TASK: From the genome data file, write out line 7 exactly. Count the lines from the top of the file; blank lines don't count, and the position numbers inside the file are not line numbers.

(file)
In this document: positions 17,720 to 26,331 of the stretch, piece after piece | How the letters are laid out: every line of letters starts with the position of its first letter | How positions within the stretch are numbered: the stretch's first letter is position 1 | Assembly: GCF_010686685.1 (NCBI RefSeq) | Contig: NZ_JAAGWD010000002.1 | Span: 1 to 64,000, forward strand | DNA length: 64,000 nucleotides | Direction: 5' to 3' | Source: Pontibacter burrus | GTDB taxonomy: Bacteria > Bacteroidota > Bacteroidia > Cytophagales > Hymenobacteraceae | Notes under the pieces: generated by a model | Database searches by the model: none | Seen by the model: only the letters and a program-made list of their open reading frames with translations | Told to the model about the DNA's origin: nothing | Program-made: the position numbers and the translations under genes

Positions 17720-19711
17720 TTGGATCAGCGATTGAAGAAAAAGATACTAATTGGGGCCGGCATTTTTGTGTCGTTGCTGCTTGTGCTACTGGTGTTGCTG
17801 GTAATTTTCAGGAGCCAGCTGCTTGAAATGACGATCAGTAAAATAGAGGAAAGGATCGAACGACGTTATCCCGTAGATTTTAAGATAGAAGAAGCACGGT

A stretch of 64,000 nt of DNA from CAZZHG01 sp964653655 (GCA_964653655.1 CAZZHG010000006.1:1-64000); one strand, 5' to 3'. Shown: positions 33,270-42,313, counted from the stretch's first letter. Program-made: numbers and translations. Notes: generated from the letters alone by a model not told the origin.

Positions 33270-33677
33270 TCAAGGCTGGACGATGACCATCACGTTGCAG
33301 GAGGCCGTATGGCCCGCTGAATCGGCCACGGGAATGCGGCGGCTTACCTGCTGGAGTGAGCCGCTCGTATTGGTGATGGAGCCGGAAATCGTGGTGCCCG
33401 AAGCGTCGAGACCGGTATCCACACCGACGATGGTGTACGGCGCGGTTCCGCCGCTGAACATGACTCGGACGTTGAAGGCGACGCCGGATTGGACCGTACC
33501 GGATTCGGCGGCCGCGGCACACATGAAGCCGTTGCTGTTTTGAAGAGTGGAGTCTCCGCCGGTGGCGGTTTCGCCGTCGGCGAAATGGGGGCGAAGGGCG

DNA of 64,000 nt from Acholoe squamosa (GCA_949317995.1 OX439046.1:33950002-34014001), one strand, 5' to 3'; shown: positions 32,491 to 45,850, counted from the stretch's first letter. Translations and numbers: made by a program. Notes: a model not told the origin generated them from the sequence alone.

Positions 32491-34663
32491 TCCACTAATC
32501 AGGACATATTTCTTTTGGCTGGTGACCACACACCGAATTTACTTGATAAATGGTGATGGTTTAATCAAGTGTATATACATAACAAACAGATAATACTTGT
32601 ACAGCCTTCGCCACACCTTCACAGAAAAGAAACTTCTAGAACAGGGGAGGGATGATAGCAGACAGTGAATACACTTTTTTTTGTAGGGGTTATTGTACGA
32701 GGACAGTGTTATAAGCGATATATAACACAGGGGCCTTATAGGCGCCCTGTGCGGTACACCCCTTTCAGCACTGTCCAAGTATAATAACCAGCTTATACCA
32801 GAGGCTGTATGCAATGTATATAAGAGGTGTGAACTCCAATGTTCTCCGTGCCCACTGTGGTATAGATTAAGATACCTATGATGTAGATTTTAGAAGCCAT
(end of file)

33270 TCAAGGCTGGACGATGACCATCACGTTGCAG